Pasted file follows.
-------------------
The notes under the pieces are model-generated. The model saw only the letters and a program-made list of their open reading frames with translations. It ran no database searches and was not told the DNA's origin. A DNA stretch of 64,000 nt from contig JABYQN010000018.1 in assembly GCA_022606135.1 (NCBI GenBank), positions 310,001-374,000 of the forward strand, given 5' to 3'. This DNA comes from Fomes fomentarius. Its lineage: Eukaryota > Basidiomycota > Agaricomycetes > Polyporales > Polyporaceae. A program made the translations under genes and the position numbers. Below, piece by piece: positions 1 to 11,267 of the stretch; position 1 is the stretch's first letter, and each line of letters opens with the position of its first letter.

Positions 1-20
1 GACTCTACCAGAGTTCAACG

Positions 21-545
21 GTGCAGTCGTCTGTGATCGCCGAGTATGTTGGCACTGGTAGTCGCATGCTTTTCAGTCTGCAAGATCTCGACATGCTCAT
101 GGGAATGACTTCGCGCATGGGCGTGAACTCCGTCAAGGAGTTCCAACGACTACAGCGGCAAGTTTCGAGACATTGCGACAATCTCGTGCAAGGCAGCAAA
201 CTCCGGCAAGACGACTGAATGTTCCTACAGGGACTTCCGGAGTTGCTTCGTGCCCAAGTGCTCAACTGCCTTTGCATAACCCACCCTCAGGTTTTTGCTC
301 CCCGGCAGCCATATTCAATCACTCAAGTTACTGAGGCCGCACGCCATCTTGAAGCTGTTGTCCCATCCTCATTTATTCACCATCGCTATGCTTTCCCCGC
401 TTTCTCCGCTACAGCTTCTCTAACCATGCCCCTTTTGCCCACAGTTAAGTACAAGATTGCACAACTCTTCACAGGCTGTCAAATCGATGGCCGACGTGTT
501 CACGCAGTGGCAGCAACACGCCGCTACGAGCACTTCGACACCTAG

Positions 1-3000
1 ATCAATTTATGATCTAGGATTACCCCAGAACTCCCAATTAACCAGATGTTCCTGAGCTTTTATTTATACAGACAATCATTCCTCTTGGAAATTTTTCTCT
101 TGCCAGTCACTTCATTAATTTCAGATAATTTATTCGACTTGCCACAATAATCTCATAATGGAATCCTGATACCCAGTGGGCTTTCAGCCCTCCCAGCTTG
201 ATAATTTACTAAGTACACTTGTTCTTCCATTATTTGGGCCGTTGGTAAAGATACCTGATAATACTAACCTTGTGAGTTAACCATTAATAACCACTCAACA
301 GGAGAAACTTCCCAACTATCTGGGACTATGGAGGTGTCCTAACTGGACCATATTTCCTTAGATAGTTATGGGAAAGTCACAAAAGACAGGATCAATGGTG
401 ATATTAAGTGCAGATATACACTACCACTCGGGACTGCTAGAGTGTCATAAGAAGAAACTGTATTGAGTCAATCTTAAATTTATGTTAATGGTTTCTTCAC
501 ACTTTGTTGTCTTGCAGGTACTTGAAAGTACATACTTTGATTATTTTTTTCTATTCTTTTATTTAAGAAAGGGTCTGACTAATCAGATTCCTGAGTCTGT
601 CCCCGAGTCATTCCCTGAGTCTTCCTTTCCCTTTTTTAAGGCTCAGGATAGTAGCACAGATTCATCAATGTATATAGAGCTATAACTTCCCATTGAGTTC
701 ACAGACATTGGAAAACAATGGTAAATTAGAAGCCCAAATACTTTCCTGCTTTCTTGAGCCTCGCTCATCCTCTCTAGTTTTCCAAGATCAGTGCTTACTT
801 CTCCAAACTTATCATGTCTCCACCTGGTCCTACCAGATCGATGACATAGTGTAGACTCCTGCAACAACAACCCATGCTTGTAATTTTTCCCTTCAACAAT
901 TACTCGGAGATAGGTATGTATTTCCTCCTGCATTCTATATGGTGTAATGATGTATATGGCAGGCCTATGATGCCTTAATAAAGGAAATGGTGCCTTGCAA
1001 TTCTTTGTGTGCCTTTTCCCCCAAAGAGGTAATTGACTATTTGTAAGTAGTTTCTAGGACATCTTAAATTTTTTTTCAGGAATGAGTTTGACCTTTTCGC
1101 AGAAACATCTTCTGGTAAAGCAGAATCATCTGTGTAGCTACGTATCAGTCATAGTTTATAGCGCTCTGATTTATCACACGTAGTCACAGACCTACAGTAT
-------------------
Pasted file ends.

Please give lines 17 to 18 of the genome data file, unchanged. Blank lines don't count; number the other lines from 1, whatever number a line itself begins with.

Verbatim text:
501 ACTTTGTTGTCTTGCAGGTACTTGAAAGTACATACTTTGATTATTTTTTTCTATTCTTTTATTTAAGAAAGGGTCTGACTAATCAGATTCCTGAGTCTGT
601 CCCCGAGTCATTCCCTGAGTCTTCCTTTCCCTTTTTTAAGGCTCAGGATAGTAGCACAGATTCATCAATGTATATAGAGCTATAACTTCCCATTGAGTTC